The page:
It is our belief that during adversity we have an unparalleled opportunity to gain new and life-giving perspective; perspective that brings God’s grace and truth to life in any circumstance. Here are some ways you can support your kids during this time:
1. Help them find their security in the Lord, not earthly things
Over the next few weeks (and perhaps months) we’re going to be pressed like never before to understand that reality is ultimately not about earthly circumstances. It is about eternal perspective and promises. Though hard to put in practice, we encourage you to join us in the discipline of reminding ourselves about this attitude, even choosing to find joy.
The world will certainly throw challenges at your kids long after they are out from under your care. What you model during a crisis may be one of your most potent teaching opportunities to prepare your kids for a life of faith that overcomes trials.
Easier said than done, but here are a few ideas:
- Memorize Bible verses as a family
- Play worship music during the day
- Spend time in the Word daily
- Get outside and marvel at God's creation
- Recite scripture when you feel anxious
The current situation has given us unique opportunities to be together – to make memories so that years from now your kids will remember how resilient their family is and some of the interesting things they did. Here are a few practical ideas you can utilize now for parenting during a pandemic (or anytime!):
- Make sure to regularly build in times to laugh.
- Consider more frequent board games and popcorn.
- Daily outdoor adventures in open spaces.
- If you are doing school at home with your kids, remember that their connection and felt safety is more important than academic achievement.
- Include your kids in making plans to do something fun the next day.
- If sensible, make the fun be about blessing and serving others. This gives kids something to look forward to – which helps mitigate pervasive stress. It also gives you practical opportunities to share Jesus’ love with neighbors.
3. Help them understand the situation in terms they can understand and help them find ways to be a blessing to others
The less kids understand about change, the more they tend to be anxious. And the more they forget (along with us) that God is always up to something…and it’s always something good. As you embrace such truth, help your kids learn right alongside you about God’s presence in adversity.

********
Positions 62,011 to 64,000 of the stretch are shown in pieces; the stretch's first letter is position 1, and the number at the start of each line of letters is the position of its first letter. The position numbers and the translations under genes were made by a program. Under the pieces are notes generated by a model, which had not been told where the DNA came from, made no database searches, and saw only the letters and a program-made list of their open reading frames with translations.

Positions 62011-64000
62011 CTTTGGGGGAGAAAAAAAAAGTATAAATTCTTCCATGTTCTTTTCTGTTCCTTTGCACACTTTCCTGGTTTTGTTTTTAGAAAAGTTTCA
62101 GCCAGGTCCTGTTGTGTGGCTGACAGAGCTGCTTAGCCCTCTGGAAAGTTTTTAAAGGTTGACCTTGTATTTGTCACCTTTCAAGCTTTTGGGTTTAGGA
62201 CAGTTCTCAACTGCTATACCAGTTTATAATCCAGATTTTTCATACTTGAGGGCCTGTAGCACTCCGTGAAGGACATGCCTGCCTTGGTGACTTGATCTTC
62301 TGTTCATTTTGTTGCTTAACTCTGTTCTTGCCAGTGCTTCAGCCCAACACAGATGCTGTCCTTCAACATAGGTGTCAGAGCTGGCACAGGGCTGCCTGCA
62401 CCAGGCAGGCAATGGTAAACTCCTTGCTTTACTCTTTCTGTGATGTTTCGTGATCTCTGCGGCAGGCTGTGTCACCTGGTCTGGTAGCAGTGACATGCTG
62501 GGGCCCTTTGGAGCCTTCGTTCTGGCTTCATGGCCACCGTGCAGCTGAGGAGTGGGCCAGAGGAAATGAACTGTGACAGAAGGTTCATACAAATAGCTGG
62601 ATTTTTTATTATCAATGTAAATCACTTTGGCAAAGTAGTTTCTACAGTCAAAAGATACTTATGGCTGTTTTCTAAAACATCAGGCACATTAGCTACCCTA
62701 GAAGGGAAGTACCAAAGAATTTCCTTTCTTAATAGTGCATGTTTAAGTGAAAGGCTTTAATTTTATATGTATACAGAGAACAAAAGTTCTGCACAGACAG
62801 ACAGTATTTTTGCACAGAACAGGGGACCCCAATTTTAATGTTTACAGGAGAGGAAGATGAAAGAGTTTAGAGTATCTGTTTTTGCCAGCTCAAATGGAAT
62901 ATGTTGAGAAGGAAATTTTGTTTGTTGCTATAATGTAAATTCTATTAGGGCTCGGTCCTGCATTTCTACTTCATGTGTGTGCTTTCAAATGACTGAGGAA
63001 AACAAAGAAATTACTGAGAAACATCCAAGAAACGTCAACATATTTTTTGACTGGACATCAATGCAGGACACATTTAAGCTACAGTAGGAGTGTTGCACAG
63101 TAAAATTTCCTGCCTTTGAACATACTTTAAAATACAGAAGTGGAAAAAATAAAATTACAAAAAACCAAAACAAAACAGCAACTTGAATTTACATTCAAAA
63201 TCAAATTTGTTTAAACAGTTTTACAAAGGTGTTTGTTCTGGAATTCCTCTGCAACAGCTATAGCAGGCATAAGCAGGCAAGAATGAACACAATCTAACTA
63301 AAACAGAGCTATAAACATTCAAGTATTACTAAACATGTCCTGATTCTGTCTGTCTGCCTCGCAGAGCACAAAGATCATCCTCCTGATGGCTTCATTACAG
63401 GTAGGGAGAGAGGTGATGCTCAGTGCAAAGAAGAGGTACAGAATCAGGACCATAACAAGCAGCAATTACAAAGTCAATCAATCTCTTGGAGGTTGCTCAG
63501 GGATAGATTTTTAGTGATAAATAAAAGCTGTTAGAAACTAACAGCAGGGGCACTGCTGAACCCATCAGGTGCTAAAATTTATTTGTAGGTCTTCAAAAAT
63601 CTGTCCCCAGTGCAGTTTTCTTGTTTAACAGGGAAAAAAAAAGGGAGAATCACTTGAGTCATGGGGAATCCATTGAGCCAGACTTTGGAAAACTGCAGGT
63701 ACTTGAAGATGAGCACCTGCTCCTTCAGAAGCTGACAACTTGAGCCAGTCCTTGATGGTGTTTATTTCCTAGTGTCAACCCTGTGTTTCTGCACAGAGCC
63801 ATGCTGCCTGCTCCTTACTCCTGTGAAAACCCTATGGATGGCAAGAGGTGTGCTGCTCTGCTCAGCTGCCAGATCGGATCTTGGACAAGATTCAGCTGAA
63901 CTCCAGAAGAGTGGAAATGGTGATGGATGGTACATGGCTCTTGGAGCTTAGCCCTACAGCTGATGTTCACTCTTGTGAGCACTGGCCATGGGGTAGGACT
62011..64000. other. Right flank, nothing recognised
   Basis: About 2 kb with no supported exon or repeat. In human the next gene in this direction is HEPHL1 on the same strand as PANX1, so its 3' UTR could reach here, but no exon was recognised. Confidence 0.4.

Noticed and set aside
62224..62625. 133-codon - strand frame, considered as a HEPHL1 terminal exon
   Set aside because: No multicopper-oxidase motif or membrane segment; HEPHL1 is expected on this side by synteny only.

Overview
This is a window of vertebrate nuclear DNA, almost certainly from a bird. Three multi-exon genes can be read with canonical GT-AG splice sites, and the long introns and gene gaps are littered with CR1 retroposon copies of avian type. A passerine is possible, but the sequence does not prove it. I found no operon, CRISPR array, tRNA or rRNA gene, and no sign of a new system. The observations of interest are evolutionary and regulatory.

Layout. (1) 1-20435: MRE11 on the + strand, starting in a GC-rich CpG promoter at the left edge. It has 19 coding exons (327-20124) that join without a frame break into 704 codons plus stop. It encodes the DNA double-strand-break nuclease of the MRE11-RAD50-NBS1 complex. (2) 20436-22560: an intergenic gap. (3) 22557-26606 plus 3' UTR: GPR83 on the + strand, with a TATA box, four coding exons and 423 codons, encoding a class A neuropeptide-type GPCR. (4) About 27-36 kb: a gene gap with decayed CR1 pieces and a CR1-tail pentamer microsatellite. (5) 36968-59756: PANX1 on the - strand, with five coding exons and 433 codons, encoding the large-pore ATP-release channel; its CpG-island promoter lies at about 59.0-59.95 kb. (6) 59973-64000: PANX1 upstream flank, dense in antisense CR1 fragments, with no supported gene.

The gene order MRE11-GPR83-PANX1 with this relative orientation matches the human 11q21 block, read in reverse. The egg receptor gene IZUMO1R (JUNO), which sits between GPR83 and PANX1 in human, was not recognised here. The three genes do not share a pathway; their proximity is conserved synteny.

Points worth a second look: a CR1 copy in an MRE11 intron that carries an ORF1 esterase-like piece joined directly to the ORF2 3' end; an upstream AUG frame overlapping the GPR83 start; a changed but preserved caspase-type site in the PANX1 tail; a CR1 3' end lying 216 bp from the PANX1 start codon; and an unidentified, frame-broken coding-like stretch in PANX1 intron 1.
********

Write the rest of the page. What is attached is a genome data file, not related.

It's good to talk with your kids about what's going on and how God can bring good out of a dark situation. Perhaps you can say, “It’s hard to understand, but God is with us in this! This is a new kind of germ that the doctors don’t understand yet. And they’re worried that it seems worse than other germs. So they are making rules to help keep people safe. It’s hard isn’t it? But we’ll make the best of it. God is with us!”
Then ask them to repeat this in their own words. Try saying some short prayers together. Keep it simple and light. Work so it begins to feel normal and natural for the kids to talk about God and pray about it.
Knowing that God uses all things for good, wonder together as a family how you could be a blessing to others.
- Consider painting pictures or sending cards to an older person who may be experiencing loneliness due to social isolation.
- Work with your kids to make a daily schedule that includes work, learning, play, or rest. Knowing what’s coming will reduce everyone’s stress.
- Get as much big muscle movement in during the day as possible.
In seasons of stress we’re all more inclined to sin. Parenting during a pandemic is no exception! At the end of the day, the corrective solution to all of the problems we face is to confess our sin and lean into God’s mercy and grace. Be transparent with your kids about your own struggle with this. Grace is needed for all.
In some respects, it’s when life is hard that we can best understand our need for a Savior. So when kids seem more unruly than usual, find your way into God’s grace. Perhaps like this: “I know it’s hard when life is so different. And I’m sorry I’ve been more stressed and even sinned against you by my impatience. Will you forgive me?” We will have opportunities to speak about the problem of sin and selfishness, learning to be content in difficult circumstances, and the great grace of Jesus for all.